For the past 15 years, a group of scientists have been looking inside a cavernous coal mine at Surat in Gujarat to look for clues about the origins of India’s animal life.
Last year, the group found fossils that suggested that the ancestors of horses and rhinos originated in India when it was an island.
The team was back again at the mine from March 11 to 22, looking for more animal remains that could establish the origin and diversification of India’s first mammals. The group comprised scientists, professors and PhD students.
Against the backdrop of noisy mining trucks, the researchers from Indian as well as foreign institutes were looking in the fossil-bearing layers set above 10 to 12 metres of coal-rich deposits for origins of India’s present day mammals and primates.
Comfortably squatting at the edge of an operational open-pit mine about 50 feet from the mine floor under the harsh mid-March sun, professor Kenneth Rose and his team made their first visit of this year looking for fossils of primates in the 30-50 cms thick layer of sediments of an active mine. (The name of the mine has been withheld on the team’s request.) A primate is any mammal of the group that includes lemurs, lorises, tarsiers, monkeys, apes and humans.
“We are now looking for additional primate fossils and other vertebrates that may add new information to what we have found so far. This will help in understanding the early origins of animal groups and their diversification as well as the fauna of India,” said Rose, professor in the Centre for Functional Anatomy and Evolution at the US-based Johns Hopkins University School of Medicine, as he examined a fossil fish palate through a small hand lens hanging around his neck.
In November last year, the team reported on 200 fossils that dated back to 54.5 million from the Vastan lignite mine. The findings, results of which were published in a paper in Nature Communications, suggested that the ancestor of horses and rhinoceros – animal called Cambaytherium thewissi – originated in India while it was still an island headed swiftly for collision with Asia.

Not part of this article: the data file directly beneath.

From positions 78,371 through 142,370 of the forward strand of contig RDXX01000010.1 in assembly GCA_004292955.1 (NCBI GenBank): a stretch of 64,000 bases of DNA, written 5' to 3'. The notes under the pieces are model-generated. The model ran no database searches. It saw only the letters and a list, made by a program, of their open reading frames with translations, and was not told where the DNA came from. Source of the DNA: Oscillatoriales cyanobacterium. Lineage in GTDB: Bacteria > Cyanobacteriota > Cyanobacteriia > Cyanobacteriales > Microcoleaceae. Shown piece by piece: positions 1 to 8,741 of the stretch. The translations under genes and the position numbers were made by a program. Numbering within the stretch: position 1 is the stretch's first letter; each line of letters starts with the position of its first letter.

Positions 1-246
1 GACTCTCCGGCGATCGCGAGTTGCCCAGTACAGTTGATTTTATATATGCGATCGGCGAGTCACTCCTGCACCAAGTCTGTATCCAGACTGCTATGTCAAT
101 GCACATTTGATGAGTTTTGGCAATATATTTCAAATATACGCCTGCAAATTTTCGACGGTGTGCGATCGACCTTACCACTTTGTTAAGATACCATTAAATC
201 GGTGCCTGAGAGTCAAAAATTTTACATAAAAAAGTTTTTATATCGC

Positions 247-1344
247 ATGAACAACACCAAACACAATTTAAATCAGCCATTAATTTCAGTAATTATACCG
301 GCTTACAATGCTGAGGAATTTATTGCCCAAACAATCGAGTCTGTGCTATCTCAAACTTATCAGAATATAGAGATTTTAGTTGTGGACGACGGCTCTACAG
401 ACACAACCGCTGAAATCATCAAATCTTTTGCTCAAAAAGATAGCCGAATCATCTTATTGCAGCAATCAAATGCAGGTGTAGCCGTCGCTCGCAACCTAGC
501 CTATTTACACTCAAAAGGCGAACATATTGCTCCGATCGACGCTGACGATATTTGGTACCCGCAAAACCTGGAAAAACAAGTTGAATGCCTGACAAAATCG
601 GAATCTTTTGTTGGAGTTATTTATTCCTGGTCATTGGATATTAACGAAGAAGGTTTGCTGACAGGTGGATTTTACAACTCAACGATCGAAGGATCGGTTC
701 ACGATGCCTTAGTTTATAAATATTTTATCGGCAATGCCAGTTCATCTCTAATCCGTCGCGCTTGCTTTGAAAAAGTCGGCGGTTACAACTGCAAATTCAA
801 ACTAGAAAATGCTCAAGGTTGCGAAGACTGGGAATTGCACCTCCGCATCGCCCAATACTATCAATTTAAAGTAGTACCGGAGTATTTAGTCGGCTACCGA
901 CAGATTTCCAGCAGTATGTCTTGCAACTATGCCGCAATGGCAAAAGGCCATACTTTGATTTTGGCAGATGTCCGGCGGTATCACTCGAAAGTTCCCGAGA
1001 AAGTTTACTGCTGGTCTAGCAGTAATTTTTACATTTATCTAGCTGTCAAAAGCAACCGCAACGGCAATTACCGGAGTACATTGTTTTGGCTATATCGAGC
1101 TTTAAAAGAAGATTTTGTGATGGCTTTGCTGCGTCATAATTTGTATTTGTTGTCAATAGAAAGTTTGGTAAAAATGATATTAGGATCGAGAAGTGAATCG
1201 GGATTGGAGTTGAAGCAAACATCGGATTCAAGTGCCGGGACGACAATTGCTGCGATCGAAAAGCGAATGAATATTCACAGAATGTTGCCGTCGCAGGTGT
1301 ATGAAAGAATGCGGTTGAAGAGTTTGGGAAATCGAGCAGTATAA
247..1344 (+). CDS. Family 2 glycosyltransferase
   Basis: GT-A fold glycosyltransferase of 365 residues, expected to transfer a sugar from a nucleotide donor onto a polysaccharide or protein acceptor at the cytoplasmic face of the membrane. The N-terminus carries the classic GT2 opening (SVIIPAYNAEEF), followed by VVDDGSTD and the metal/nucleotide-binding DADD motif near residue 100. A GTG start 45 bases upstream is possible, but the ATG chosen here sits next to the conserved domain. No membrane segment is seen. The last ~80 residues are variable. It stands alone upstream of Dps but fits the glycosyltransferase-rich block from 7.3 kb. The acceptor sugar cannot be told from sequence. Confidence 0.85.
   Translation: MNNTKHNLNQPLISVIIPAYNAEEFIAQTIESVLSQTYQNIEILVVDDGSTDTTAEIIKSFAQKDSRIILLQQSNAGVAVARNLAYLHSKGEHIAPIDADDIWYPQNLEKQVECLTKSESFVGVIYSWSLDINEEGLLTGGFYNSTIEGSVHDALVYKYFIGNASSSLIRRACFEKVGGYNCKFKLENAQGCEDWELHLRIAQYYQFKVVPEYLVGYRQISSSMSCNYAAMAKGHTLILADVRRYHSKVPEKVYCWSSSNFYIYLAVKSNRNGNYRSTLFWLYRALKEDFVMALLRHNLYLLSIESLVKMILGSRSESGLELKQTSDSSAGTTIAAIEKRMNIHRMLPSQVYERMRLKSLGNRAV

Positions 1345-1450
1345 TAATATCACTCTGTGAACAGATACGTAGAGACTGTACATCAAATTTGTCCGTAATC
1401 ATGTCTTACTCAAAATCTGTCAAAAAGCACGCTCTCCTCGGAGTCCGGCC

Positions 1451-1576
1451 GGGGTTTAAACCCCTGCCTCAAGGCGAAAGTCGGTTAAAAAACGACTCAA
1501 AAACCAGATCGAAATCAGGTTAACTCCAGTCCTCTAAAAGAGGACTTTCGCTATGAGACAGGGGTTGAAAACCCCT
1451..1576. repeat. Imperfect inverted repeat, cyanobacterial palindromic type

“We are pleased to find several primate jaws and bones since we were not at all sure that we would find them. Our success in finding them should help in getting refunded to return to Gujarat,” said Rose.
The work has been supported by the National Geographic Society and The Leakey Foundation.
The team, since 2001 has been excavating animal fossils in Gujarat dating back about 55-53 million years – also called the Eocene period – to test the theory that some mammal groups originated in India. Eocene refers to the appearance and diversification of many modern groups of organisms, especially mammals and molluscs.
Battling harsh conditions, with day temperatures soaring above 40 degrees, the team looked for fossils almost eight hours every day. Not leaving anything to chance, about 700 to 800kg of sediments comprising fossils as tiny as one millimeter have been screen-washed — similar to a filtration process — at the mining site.
“Three of us have carried around 10kg each of residue containing these fossils back to our laboratories. These will be examined under the microscope which will take months as one cannot look under the microscope beyond 20 minutes at a given time,” said Kishore Kumar, scientist from Wadia Institute of Himalayan Geology, Dehradun.
(Photos: Snehal Rebello And Thierry Smith)